Monday, August 29, 2016

You have to have been there! .......... Parables 477

July 18, 1995

The woman on the plane sounded Scottish so I asked her where she was from. She replied, “I live in Liverpool, but I belong to Scotland.” What charming words!

A few hours later, we landed in Glasgow and spent two weeks traveling through Scotland. Now, those words are more than charming. Now I have been there myself. Now I feel her heartbeat. I also feel as if I belong to Scotland. It is everything I imagined and more.

Perhaps my love affair is due to my grandfather being born near Aberdeen. There is something about family roots that draws a person back to the land of their origins. Whatever it is, I dream about Scotland nearly every night since we arrived back here in Alberta.

Mind you, there are drawbacks. It rains a great deal there (but I like rain). The roads are narrow and everyone drives on the wrong side of the road (but it never hurts me to slow down or learn a new skill). The prices are double or more what they are here in Canada and it is hard to make a living (so that is why Scots are so thrifty — but I am too). Still, I would go back tomorrow, if I could. And while I am dreaming, I would buy a castle ruins and have it restored. I even have the castle picked out. But then, you would have had to have been there.

“You have to have been there...” How true! Remember telling funny anecdotes but somehow they lost some of their magic in the retelling? The event was better “first hand.”

What about when children finally grow up and become parents... don’t they now better understand the joys and sorrows of being parents after they have “been there” themselves?

The same holds true in the Christian experience. Most people know at least something about God, but hearing about Him and is not the same as having “been there,” as having a personal relationship with Him. Try as we might, our glowing words, praises for God, and stories of answered prayer all sound flat to people who have not “been there.” Perhaps one way to explain is like standing on the edge of the Grand Canyon and trying to describe its color to a blind person.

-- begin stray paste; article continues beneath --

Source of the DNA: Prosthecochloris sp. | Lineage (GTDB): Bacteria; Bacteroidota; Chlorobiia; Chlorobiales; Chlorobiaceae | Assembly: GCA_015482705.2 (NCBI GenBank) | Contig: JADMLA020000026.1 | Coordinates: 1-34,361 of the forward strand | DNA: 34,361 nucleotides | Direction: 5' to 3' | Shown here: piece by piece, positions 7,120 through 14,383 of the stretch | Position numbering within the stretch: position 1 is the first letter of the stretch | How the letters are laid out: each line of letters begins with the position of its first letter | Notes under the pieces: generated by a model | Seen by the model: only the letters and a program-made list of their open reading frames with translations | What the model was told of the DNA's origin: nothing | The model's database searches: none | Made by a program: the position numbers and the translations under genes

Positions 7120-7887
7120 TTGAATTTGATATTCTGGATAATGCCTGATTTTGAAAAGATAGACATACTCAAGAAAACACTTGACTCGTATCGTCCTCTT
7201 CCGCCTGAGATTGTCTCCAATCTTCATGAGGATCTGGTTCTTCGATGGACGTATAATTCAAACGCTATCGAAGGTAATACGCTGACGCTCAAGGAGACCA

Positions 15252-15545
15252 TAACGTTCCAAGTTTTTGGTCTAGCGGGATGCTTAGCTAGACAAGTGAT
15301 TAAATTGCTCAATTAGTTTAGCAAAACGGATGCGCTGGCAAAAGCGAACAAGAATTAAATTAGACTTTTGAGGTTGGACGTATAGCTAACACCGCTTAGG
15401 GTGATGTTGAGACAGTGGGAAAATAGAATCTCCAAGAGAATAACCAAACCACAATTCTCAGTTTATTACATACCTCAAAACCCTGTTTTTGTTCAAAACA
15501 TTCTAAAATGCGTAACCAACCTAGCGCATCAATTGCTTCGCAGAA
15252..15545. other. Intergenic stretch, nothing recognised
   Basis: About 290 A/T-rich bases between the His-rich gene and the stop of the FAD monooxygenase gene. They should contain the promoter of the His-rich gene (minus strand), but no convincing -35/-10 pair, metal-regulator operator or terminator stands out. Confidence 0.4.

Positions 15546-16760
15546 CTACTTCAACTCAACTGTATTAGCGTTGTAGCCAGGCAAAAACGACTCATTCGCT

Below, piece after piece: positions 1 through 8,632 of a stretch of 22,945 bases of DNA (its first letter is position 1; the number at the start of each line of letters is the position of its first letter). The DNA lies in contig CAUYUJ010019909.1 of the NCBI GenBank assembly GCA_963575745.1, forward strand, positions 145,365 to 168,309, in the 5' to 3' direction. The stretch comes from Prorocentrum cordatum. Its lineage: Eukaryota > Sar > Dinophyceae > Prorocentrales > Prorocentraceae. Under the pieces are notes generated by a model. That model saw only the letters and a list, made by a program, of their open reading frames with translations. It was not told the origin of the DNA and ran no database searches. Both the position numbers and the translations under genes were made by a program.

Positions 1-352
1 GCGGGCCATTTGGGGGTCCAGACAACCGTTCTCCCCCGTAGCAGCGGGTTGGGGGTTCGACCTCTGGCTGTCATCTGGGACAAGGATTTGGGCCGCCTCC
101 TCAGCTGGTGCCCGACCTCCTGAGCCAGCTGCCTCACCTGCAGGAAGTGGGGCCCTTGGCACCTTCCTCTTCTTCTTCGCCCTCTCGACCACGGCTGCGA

The question is: How can a person know God? According to Scripture, we do not know God through hearing eloquent words, magnificent descriptions, and glowing testimonies about Him. They may help but the difference is like reading about Wayne Gretzky in the newspaper compared to playing on the same team with him.

Neither does being smart guarantee that a person knows God. The Bible explains that God (in His wisdom) decided no one in the world would know Him through wisdom. Being powerful or wealthy does not automatically make a person know God either.

How then can a person know God? Paul says, “No eye has seen, no ear has heard, no mind has conceived what God has prepared for those who love him — but God has revealed it to us by his Spirit...”

A “been there” experience of God is a revealed thing, and God has to do the revealing. He hides Himself from those who are proud, uninterested or simply playing games. Therefore we must come to Him with a “humble and contrite spirit” and “believe that He is and is a rewarder of those who diligently seek Him.” We have to look for Him and desire to know Him for ourselves.

The lady on the plane could have described Scotland. She could have told me about the flawless fresh air and the bend-over-backwards hospitality — but being there made the difference. Scotland showed me Scotland... and now that I have been there, I’m not sure I understand why she lives in Liverpool.

Friday, August 26, 2016

Seeing and believing .......... Parables 476

(no date for original)

My mom wears bifocals. Actually, that is not exactly true. She has bifocals. She wears them on a cord around her neck — most of the time. Whenever she tries to read, or watch television, or look out the window, she narrows her eyes and squints.

One day I asked her why she didn’t wear her glasses. Couldn’t she see better with them on? She put them on, looked at the TV, took them off and said, “Yes, I can, but most of the time I don’t want to look at anything.”

I understand that. Some days I don’t want to look at anything either. The news is frightful or repetitive. The day outside is gloomy. Television is nothing but reruns. I’ve read all my books. Why wear glasses?

As my mother grows older, she is becoming less and less interested in life’s confusion. Keeping her eyes off the world is one way to cope with a decreasing ability to make sense of it. Although I understand and even sympathize with her, her attitude reminds me of another type of refusing to see. This one is far more serious, even deadly.

Jesus talked about people “having eyes but seeing not.” He told His disciples that He spoke in parables or stories that would be not be understood by these people because, “though seeing, they do not see; though hearing, they do not hear or understand.”

Jesus added “For this people’s heart has become calloused; they hardly hear with their ears, and they have closed their eyes. Otherwise they might see with their eyes, hear with their ears, understand with their hearts and turn, and I would heal them.”